In the fifth of a weekly election diary, Labour MP Deborah Russell adjusts to scrutineering in a socially distanced world, and makes some furry friends on the trail. 

I can tell that I’m getting to the increasingly-blurry-minded stage of the campaign, as shown by what I said to myself when I remembered I had to write a diary entry for Newsroom: just seven days to go. 

My team has been telling me that I must not exhaust myself, but I’ve pointed out that the objective is for me to be utterly exhausted by 11.59pm on Friday 16 October, and not a moment before.

Street corner meetings have continued apace, but this week they moved to the beach: among other places I’ve held meetings at Laingholm Beach and the Huia Domain, and on Saturday I’ll be out at Piha. Our beach meetings are a little more informal: we set up an umbrella, some chairs and a big red Labour flag while people come by to chat.

This week’s meetings were also attended by pets: plenty of dogs at Laingholm, Annette brought Mr Bean across the road to my meeting at Huia, and Devan’s very good boi Buddy took an interest in politics at Parau.

Finally, the polls opened. Like many candidates, I voted as soon as possible, heading down to my local mall in time to be there when the doors opened, and duly put up the requisite social media posts to encourage people to get out and vote.

Deborah Russell with “very good boy” Buddy and owner Devan. Photo: Supplied.

We’ve got a huge effort going on to record voter data. Usually, we would have a volunteer sitting in polling booth, listening carefully as the clerk reads out each voter’s electorate and name. We tick those names off the roll, and then enter them into our canvassing system so that we no longer make phonecalls or knock on their door.

This year, due to Covid-19 restrictions, the Electoral Commission has limited the number of scrutineers who may sit in booths. Instead, we are able to visit once a day and collect data about who has voted. We don’t get names, but we do get the electorate number, electoral roll page number and line number for each person who votes. It’s equivalent to what we would have recorded if we had a scrutineer in each booth. Scrutineering, but in a social distancing world: it’s a thing.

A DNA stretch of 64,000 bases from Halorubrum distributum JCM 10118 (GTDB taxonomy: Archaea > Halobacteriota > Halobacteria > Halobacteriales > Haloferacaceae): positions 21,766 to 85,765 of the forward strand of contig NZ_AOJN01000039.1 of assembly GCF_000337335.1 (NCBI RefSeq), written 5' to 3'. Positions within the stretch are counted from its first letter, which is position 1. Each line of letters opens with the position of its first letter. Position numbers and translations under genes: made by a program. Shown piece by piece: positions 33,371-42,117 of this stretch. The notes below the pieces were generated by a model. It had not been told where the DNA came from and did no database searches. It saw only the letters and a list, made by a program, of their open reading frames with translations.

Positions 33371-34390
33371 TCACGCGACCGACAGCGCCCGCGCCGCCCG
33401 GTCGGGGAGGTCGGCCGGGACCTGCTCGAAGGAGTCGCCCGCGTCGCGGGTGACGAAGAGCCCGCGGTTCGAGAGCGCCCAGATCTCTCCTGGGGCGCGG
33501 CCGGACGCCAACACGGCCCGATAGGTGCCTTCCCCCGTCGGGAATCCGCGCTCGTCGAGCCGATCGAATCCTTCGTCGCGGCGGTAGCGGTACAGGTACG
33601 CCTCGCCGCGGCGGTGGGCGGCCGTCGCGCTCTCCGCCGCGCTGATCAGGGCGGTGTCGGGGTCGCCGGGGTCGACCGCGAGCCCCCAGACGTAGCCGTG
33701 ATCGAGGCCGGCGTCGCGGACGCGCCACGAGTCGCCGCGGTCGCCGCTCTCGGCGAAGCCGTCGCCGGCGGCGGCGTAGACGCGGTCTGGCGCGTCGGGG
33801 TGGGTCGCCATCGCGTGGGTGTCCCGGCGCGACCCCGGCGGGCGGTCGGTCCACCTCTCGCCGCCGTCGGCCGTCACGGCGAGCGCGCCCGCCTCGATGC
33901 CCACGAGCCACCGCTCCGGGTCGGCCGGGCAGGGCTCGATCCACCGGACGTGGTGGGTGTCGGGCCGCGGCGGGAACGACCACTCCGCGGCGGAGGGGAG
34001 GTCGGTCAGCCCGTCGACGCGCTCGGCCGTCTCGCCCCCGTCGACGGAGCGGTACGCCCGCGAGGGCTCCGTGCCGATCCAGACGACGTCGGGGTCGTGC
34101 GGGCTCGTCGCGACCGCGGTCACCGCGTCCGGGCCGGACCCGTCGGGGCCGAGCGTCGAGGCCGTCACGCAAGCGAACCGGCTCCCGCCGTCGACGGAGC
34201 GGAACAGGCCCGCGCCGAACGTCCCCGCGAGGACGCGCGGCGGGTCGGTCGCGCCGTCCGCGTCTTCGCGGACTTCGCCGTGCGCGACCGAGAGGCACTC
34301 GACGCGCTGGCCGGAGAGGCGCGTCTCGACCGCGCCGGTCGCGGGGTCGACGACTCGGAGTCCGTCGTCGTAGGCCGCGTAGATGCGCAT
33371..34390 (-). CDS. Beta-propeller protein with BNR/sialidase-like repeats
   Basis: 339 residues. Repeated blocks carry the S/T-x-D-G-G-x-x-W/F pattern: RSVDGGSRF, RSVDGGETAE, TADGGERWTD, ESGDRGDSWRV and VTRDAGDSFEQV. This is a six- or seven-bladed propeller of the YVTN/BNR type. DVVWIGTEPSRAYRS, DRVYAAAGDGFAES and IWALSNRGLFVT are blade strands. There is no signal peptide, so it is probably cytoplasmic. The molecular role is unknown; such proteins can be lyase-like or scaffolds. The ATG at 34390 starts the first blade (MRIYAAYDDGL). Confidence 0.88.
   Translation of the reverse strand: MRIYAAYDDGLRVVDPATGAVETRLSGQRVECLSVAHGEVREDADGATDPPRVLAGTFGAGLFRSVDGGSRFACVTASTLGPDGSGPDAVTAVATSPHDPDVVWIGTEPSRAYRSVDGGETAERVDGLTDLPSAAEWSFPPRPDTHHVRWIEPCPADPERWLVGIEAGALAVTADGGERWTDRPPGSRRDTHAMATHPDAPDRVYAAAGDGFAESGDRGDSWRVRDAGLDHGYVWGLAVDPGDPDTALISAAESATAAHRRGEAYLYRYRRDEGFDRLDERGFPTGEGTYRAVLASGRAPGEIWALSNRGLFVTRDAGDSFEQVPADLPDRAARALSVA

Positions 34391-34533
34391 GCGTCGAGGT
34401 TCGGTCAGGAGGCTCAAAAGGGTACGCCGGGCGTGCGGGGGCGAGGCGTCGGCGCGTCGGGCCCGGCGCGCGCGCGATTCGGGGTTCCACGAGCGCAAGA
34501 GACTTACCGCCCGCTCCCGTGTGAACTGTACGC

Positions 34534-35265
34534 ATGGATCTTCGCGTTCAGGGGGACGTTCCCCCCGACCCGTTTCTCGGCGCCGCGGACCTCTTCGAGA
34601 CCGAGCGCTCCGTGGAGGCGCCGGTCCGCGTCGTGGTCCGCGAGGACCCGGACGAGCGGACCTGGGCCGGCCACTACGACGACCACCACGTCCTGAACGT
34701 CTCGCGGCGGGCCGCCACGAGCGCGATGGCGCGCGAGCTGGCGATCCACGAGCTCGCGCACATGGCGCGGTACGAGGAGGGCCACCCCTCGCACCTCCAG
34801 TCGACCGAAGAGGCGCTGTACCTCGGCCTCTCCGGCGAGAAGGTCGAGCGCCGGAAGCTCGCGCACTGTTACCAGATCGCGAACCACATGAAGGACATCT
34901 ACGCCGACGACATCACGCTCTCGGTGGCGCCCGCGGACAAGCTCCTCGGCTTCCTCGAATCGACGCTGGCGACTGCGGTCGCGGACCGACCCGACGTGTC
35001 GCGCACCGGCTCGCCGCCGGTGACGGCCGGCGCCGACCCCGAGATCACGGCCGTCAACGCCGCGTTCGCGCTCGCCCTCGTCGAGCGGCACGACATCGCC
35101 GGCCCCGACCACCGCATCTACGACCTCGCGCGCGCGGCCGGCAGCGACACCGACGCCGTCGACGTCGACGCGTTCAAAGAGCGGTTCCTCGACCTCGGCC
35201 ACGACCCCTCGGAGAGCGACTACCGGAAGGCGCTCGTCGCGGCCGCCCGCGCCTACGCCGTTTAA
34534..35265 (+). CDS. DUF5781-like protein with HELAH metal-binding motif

More from a socially distancing world: in the last days of Level 2 in Auckland, we had a Zoom candidates’ debate hosted by the Whau Local Board Youth Committee, and the Whau Pasifika Committee. It’s a small glimpse into the home worlds of each candidate. Rob Gore, who is running for New Zealand First in New Lynn, chose to tune in from outside: as the evening went on, his backdrop went from late afternoon to gloaming to nearly night. My home world is a somewhat disorderly working bookcase: read into that what you will.

Two nights later, and most of us met again at the Waitakere Ethnic Board’s candidates’ debate. This was a meeting covering all the electorates out west in Auckland, and for the first and only time this election campaign all four Labour MPs and candidates were together. Vanushi Walters, standing for Labour in Upper Harbour, has a high place on our list, and all going well our West Auckland caucus will expand by a third following the election.

Labour’s West Auckland MPs and candidates (from left) Phil Twyford, Vanushi Walters, Carmel Sepuloni, and Deborah Russell. Photo: Supplied.

We started sign waving this week, thanks to a member of my team who is very keen on it. We’ve been at intersections in Avondale, New Lynn and Blockhouse Bay, and each time, there has been a steady stream of tooted support and waves from drivers. I suspect that sign waving doesn’t change many, or indeed any, votes. But it does remind people that there’s an election on, and that they should get around to voting.

In between all of this our last leaflet is going out. I’ve done several delivery runs myself, and it’s gold. People stop to talk to me, they tell me they’ve voted for me already so I don’t to put anything more into their letterbox, I get offers of fresh sites for billboards, and as a bonus, I get some exercise.

I’ve long held the view that I shouldn’t ever ask my volunteer team to do anything that I’m not prepared to do myself. So, like many MPs, I regularly get out there to stuff leaflets into letterboxes. Including all the letterboxes with “No Junk Mail” signs: Auckland City Council has a bylaw deeming election material not to be junk mail in the two months before Election Day.

Seven days to go.

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